Look for feeders where birds must reach inside to grab a piece of food. 


One feeder that would be a good choice is the Absolute II.

prevent bears bird feeders

Absolute II    View Today's Price


The seed is enclosed in the food reservoir and has a metal lip that prevents (much) food from spilling out. It’s one of my favorite feeders since it’s durable, squirrel-proof, and holds a lot of food.


Another way to prevent foods from ending up on the ground is to install a tray underneath the feeders. Many tube feeders have trays that you can secure to the bottom. You can also attach a dish or bin that catches fallen seeds.

aspects tube feeder and tray

The combination that I use is an Aspects tube feeder, with an 8.5-inch tray attached to the bottom.


What are things you SHOULDN’T do to prevent hawks?


Every so often, whether it’s on social media or another website, I see people say things about how to stop hawks that don’t work or are just cruel.


In no particular order, here are some things you should ignore.


  • Owl decoys

dont use owl decoys to keep hawks away from bird feeders


I’m still not sure why a hawk would be scared of a piece of plastic that looks like an owl? Hawks are incredibly adapted and efficient hunters, so I think we should give them more credit. 🙂


  • Noise deterrents


I have seen people who want to prevent hawks by using ultrasonic bird repellents, which scare away birds using sound.


Umm… even if this does work, it would also scare away all the birds at your feeders!


  • Shooting, trapping, or poison.


First, this is highly illegal. The federal Migratory Bird Treaty Act protects birds in the United States.


Second, killing a beautiful bird of prey is just mean and cruel. Please don’t do this.


Try to appreciate hawks in your backyard!


If possible, stop hating hawks so much, and learn to appreciate these spectacular birds of prey. They are exciting to watch.


And if you follow some of the tips in this article, I’m confident you can keep hawks away from your bird feeders.


Instead, they will be forced to hunt at your neighbors’ feeders. 🙂




12 responses to “3 Ways to Keep Hawks AWAY From Bird Feeders! (2022)”

  1. sued says:

    What a lovely post. What do you feed the ravens and how long did it take to attract them? I live in northeast Florida where my backyard is a tidal creek & marsh, so most commonly I see fish crows, but I do see ravens occasionally. Unfortunately a hawk has just started visiting my backyard. When I hear the titmice raise a commotion I know the hawk is there lurking, and I run out and chase it away. But this isn’t much of a plan and I would love to get some help from our non-preditary large birds! Thank you for sharing your thoughts.

  2. Mary Leon says:

    I have several tray feeders. Each has a screen beneath it to catch seed, and in addition, I cut a piece of temporary plastic fencing with 1″ openings and put it over the seed to keep them from ” digging and scratching” it out of the feeder. FYI No bird has ever gotten hooked in it.

  3. Ann Newberry says:

    You didn’t mention dangers of snakes hanging around feeders. Are they only trouble for bird houses?

  4. anita says:

    Over the past year I have developed a relationship with a pair of ravens. I put food out for them every day and they keep the hawks away. It is a bonus I had not anticipated.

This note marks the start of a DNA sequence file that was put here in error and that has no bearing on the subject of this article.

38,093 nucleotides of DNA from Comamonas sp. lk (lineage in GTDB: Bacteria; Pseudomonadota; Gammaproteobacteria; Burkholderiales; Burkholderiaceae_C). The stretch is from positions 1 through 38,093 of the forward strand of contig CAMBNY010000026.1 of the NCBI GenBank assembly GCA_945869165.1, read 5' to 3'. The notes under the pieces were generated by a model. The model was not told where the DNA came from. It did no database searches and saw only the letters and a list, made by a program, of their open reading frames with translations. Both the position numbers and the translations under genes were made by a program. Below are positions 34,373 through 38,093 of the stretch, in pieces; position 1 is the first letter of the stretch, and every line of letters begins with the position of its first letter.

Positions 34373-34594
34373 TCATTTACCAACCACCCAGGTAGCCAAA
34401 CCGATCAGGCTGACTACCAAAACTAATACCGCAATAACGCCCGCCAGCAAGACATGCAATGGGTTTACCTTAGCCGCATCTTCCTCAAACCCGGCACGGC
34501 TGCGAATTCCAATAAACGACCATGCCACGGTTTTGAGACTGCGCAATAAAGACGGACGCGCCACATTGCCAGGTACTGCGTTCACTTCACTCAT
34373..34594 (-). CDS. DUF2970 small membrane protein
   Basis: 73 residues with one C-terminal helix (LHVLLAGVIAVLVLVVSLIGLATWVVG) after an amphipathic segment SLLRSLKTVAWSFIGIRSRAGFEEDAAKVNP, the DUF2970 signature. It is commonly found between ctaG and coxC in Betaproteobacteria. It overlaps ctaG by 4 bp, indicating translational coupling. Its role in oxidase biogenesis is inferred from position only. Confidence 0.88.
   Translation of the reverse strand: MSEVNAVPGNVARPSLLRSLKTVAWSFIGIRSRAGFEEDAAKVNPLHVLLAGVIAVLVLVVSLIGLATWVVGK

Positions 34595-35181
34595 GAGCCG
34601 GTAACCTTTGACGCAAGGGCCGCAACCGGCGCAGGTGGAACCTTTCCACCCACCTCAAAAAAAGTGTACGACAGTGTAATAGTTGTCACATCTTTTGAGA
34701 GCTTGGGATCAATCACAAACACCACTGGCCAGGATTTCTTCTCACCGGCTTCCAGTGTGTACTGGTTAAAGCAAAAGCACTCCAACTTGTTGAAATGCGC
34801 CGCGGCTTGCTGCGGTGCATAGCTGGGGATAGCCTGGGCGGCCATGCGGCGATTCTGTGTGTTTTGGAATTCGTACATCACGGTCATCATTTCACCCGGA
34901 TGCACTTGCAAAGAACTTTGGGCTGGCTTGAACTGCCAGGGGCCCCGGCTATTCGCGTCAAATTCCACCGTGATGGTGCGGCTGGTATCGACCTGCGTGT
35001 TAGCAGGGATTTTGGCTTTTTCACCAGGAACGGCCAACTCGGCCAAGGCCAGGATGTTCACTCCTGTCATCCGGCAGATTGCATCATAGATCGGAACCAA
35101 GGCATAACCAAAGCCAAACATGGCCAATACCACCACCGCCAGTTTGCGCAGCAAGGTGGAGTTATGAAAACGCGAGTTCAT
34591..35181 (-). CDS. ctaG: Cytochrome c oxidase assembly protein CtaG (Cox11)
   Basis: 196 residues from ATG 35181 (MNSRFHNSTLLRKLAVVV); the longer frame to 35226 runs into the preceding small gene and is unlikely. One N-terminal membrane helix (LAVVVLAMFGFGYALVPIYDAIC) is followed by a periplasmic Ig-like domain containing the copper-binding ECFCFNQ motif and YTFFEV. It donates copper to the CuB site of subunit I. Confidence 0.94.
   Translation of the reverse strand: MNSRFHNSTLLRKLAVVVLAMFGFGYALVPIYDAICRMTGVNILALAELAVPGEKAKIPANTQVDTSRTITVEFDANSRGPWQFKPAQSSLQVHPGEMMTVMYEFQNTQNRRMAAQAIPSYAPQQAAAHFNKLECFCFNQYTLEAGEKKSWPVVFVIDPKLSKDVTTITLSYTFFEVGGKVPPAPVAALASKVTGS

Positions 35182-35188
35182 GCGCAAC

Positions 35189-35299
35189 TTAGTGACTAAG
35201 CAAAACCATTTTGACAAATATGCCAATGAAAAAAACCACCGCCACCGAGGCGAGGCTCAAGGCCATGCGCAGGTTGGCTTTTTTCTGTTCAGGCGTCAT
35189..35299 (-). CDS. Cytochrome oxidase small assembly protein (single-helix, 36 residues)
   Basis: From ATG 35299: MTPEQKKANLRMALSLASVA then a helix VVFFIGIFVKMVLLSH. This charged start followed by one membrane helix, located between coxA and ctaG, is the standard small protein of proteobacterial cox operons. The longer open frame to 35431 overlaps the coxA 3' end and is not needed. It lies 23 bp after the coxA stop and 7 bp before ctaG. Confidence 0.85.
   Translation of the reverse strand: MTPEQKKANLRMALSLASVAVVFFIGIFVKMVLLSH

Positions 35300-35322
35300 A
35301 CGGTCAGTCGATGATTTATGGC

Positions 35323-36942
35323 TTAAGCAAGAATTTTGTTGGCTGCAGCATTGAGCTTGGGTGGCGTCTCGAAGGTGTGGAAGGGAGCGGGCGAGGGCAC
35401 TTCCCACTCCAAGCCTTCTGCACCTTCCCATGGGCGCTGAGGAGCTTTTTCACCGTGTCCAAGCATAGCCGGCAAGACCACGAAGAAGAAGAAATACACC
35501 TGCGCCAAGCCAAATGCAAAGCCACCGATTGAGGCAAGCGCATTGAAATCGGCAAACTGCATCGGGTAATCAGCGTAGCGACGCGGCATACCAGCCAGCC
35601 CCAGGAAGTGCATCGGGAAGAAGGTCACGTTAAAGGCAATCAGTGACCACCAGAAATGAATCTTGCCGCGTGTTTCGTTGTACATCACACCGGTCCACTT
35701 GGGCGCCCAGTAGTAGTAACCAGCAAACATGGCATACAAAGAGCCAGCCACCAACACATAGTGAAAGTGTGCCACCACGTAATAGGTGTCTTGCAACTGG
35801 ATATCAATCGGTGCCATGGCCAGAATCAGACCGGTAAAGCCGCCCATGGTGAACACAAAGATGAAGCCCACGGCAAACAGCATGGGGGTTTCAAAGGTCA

I scatter seed for quail every day beside bushes where they can quickly take cover. And also under an oak tree for towhees and sparrows where they can quickly take refuge. A tray feeder for jays is hanging under an oak tree. One time I scattered seed for the birds and couldn’t understand why not one bird came for it. Then I looked up and saw a hawk. They had seen it too. Not until the hawk left did they come out. I have never seen a hawk take a bird here. And I certainly enjoy watching them. They are beautiful.

  5. Izzy May says:

    just another name for about any hawk, because they all go after chickens

  6. Michael Masek says:

    I was bothered by both Coopers and cats, so I purchased a 4x4x6 wire dog kennel for about $160, which also had a canvas roof and a door, and I raised it on breeze blocks! The birds love it and the wire walls don’t seem to bother them – they go right through them! Even birds as large as a scrub Jay!

  7. Jane Fuller says:

    I have put a couple of plant trellises up in the open space near my feeder to prevent the hawks from swooping down to grab a songbird.

  8. Lynda Buchholz says:

    I used to have lots of finches too, but the neighbor now has about 30 cats and my birds have disappeared.

  9. Margaret says:

    I battle hawks year round. My neighbors think I’m nuts 😂. I had a Cooper’s Hawk follow a martin straight into the martin house and he was hanging on for dear life trying to get to the martin. Usually martins, blue jays, mockingbirds, and crows will chase the hawks away (after the blue jays sound the alarm). I’ve also noticed the blue jays have adopted hawk calls so the birds scatter and they can have the feeders to themselves.

  10. Lori San Martin says:

    Thanks for the tips. I do have hawks around a lot but my feeder just happens to be in a place as you described. However, I also have a finch feeder and when we first put it up years ago we had tons of finches on it. Then suddenly none. I keep trying but to no avail. I do see finches in the yard from time to time and there are a bunch on my nieghbors feeder.

  11. Jay says:

    Very good information, Scott.

    One point I would like to bring out is that the Red-tailed and Red-shouldered and Swainson’s hawks (the Buteos) favor small mammals like squirrels, mice and rats, along with small birds and carrion, etc. So they aren’t so bad to have around the yard.

  12. butch clowers says:

    What is a chicken hawk?